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Posts Tagged ‘graphic novel’

On August 15, I did an introduction to steampunk literature presentation at the Bolivar-Harpers Ferry Public Library. I had a great time and hope the attendees did too!  There were some great questions and the library pulled together a wonderful collection to check out!

Here are some photos from the event (photos provided by Charlma Quarles with permission, copyright 2013).

Library Steampunk Event 1 - (c) Quarles 2013 Library Steampunk Event 2 - (c) Quarles 2013 Library Steampunk Event 3 - (c) Quarles 2013  Library Steampunk Event 5 - (c) Quarles 2013

Steampunk Literature event at Bolivar-Harpers Ferry Public Library August 15, 2013

Steampunk Literature event at Bolivar-Harpers Ferry Public Library August 15, 2013

 

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Review – Clockwork Watch – The Arrival

Original Story:  Yomi Ayeni
Adapted by:  Corey Brotherson
Artwork, Lettering and Cover by:  Jennie Gyllblad
Title Design by: Fabio Duarte Martins

This beautifully drawn and conceived graphic novel is set in Victorian England, close to the end of Queen Victoria’s life.

The story begins:

“London. Steam billows out from every corner of the city while huge Zeppelin airships float in the sky overhead. Enter the world of Clockwork Watch, a place where Victorian values are coupled with anachronistic technology, not the least of which are the Clockwork Servants – the mechanical slaves that keep this society ticking along – this is the world of Steampunk.”

The novel has all the hallmarks of the steampunk genre, which are apparent in the opening lines, but there is a twist which sets it apart from most steampunk plots. The hero, Janav, arrives in London with his family from Calcutta. His father, Chan Ranbir, is the Head of Sciences at Calcutta University, who is working on a project called “Clockwork.” Janav meets an automaton named “B” whom he promptly renames Ashwin, which is the name of Janav’s best friend in Calcutta.

Unfortunately, Janav quickly encounters people and events which both anger and frighten him.

What happens next? The reader is given some clues, but certainly has more questions, about Janav’s future and the role Ashwin Number Two has in it.

There is an introduction by the creator, Yomi Ayeni, as well as an article by Corey Brotherson about the art of adaptation. Design, illustration and concepts by Jennie Gyllblad round out the publication.

I learned about this project via a IndieGoGo promotion in 2011, and it has been fascinating following the team as it produced not only the graphic novel, but the entirety of its production to create a transmedia experience.  IndieGoGo named this project one of its best of 2011.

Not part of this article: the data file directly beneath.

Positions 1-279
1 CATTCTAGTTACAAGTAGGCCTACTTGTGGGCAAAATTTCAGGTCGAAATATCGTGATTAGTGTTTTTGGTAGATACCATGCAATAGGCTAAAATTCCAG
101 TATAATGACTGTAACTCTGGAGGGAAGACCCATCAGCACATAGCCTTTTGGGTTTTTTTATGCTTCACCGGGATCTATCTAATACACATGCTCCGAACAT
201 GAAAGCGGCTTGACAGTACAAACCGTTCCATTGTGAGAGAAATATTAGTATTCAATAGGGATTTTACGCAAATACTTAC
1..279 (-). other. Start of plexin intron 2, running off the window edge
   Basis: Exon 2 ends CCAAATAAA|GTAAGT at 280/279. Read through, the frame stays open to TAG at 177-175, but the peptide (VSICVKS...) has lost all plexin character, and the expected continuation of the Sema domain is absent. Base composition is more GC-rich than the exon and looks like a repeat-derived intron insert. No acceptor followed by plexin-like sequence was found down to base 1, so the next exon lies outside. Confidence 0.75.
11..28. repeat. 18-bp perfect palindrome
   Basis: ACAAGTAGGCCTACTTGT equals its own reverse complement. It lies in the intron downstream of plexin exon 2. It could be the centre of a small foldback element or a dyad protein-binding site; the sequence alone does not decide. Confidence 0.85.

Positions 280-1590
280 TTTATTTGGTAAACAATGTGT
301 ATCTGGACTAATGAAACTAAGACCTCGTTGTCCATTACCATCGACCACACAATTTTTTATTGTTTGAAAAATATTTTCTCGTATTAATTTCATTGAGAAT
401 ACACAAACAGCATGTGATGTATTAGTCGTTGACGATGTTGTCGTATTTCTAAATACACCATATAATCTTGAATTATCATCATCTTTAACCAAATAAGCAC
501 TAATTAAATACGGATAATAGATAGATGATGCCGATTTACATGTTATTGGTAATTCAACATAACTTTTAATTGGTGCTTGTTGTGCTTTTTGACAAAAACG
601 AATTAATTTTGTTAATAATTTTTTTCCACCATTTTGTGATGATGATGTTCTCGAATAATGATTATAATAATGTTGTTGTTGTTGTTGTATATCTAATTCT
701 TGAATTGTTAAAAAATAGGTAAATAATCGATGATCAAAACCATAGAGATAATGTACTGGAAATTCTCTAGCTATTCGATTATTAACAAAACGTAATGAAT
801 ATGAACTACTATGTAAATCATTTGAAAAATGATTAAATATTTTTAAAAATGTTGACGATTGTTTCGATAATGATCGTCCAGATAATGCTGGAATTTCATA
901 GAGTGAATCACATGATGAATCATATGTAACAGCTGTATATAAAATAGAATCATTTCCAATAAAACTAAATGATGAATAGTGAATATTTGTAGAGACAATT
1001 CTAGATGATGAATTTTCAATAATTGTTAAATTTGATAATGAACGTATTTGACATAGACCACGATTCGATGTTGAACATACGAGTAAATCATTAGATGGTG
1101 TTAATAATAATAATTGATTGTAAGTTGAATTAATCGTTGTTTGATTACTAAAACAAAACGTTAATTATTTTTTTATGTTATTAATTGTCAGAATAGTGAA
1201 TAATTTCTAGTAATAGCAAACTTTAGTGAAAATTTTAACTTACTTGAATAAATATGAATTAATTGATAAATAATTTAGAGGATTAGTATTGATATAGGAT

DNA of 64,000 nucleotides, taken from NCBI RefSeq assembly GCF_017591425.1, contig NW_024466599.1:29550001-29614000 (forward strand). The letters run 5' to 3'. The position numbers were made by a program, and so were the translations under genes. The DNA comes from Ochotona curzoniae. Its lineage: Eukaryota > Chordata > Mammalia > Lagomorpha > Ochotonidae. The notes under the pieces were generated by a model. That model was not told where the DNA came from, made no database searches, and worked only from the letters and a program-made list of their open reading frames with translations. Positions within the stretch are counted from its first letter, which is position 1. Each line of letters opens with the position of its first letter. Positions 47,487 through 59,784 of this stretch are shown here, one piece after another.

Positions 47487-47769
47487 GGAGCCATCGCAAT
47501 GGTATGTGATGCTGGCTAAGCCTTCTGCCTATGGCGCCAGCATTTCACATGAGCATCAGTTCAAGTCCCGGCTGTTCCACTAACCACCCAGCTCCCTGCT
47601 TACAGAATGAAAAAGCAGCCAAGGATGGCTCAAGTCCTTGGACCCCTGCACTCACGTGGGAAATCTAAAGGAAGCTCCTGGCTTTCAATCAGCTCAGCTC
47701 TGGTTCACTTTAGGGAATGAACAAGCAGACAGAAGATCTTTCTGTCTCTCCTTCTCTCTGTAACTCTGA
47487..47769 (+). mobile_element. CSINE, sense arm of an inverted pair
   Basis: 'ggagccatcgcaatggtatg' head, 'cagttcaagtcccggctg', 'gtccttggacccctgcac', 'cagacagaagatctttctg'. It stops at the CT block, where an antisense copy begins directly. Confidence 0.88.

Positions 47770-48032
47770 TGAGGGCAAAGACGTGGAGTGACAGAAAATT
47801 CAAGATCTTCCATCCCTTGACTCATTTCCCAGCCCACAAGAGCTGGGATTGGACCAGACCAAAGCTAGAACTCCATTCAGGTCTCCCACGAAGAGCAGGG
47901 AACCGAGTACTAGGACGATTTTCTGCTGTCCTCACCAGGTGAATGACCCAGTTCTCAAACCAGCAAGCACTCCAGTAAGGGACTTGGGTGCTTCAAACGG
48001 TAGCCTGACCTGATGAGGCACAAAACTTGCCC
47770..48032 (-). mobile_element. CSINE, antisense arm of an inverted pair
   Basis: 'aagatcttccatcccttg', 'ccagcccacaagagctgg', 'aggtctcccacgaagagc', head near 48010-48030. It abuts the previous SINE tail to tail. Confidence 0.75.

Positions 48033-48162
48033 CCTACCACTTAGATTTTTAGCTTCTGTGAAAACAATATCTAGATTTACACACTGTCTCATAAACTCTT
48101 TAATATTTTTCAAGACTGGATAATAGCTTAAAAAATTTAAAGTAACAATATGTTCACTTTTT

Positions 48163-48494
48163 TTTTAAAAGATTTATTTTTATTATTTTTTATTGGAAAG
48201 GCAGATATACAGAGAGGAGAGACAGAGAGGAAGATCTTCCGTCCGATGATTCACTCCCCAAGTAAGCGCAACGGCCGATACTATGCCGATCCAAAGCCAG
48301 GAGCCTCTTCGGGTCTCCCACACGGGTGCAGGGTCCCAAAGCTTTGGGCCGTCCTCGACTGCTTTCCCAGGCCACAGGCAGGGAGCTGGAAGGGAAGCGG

By way of full disclosure, I did make a contribution and am very pleased with the result. I’m looking forward to the next installment!

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Time was I would see a word like “dystopia” look it up, move on and I wouldn’t see the word again for years. This week, I have read the word in almost every media format from newspapers to magazine, online listings, movie and book reviews and tweets. Is the universe giving me a clue? Is dystopia the new black? Or is my usual fare of historical murder mysteries not dystopian, by definition?

It started with a review of The Hunger Games. Then the Smithsonian magazine. Finally, The New York Times Book Review listings for Print/Children’s Best Sellers under Paperback Books and Series the number one book reviews for both categories contained the word dystopia:

“Divergent, by Veronica Rogh … A teenager must prove her mettle in a dystopia split …”
“The Hunger Games, by Suzanne Collins … In a dystopia, a girl fights”

Egads! Am I a fatalist?

It is interesting that both utopia and dystopia are frequently incorporated into the science fiction genre, i.e., it is not real, people! However, it may be even more interesting that dystopia is also a medical condition where there is a “malposition of an anatomical part” according to Merriam-Webster. But the Smithsonian used the word as if it is a future state of being as in “[l]ately our future seems to have grown more dystopian, worst-case scenarios waiting for us at every turn.” (BTW, I would highly recommend reading this issue. There are articles about or by Richard Clarke, E.O. Wilson, Bruce Sterling, the Futurist art and transhumanist movements, Arthur Radebaugh, and Neal Stephenson, not to mention Casanova, proms, giant snakes, and Libyan women.)

So as I wade more deeply into the steampunk genre, should I wear a life jacket?

Tom Sawyer cross-bows designed and crafted by Pith Helmet Provisions, as well as the new graphic novel version of Soulless by Gail Carriger are available at Steam at Harper’s Ferry.

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